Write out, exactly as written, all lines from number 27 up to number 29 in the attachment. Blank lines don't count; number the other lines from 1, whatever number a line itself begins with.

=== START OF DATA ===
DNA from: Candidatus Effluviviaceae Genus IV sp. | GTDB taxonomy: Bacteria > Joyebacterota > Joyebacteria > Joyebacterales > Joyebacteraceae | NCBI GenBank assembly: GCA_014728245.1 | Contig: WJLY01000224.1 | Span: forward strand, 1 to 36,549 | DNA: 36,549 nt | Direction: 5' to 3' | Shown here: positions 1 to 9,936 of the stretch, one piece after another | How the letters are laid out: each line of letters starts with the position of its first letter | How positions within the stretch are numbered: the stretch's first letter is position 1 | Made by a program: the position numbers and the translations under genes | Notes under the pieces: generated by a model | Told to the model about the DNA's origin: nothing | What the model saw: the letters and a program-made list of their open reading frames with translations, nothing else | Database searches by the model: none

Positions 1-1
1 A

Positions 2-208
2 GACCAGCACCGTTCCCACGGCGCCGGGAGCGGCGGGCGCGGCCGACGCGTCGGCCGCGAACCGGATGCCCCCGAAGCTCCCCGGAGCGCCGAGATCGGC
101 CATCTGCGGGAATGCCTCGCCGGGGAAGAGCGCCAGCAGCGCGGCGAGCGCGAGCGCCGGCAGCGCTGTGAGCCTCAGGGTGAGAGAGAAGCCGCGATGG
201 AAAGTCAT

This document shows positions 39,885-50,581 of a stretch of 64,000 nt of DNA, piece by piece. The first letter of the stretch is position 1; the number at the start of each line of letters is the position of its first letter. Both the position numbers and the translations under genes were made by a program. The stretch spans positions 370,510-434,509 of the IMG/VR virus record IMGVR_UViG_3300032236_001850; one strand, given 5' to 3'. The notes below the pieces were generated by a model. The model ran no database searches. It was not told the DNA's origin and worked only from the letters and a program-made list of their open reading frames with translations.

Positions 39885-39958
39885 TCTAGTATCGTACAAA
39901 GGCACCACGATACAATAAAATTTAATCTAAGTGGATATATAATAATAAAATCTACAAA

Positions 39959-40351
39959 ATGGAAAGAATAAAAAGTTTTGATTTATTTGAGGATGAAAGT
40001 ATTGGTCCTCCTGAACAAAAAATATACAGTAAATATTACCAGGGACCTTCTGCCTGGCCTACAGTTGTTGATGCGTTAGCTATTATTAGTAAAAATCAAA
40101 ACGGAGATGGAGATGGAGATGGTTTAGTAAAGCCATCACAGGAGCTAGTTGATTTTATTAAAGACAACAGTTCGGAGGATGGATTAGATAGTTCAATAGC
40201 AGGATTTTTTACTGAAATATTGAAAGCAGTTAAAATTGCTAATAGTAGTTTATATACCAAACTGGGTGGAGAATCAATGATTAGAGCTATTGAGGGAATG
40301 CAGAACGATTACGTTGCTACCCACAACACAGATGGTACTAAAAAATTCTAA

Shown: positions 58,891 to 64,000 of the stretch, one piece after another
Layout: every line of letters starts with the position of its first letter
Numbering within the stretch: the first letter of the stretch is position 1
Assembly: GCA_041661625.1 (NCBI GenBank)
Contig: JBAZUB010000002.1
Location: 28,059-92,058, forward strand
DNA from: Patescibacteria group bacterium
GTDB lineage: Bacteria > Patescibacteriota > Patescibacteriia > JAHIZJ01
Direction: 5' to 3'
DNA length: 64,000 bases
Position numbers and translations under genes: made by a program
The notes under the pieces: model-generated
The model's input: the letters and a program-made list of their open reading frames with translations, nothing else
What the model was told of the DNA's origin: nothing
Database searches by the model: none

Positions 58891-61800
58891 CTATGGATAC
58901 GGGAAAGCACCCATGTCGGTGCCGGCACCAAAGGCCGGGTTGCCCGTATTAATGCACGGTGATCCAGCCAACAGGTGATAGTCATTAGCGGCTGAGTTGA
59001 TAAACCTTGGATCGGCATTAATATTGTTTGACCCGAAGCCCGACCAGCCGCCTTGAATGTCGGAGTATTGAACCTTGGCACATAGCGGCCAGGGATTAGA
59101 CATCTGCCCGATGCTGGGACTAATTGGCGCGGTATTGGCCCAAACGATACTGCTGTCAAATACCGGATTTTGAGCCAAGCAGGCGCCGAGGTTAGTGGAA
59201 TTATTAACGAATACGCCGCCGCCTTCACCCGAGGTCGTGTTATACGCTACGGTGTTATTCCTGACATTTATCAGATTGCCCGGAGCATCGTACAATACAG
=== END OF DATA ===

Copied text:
DNA length: 64,000 bases
Position numbers and translations under genes: made by a program
The notes under the pieces: model-generated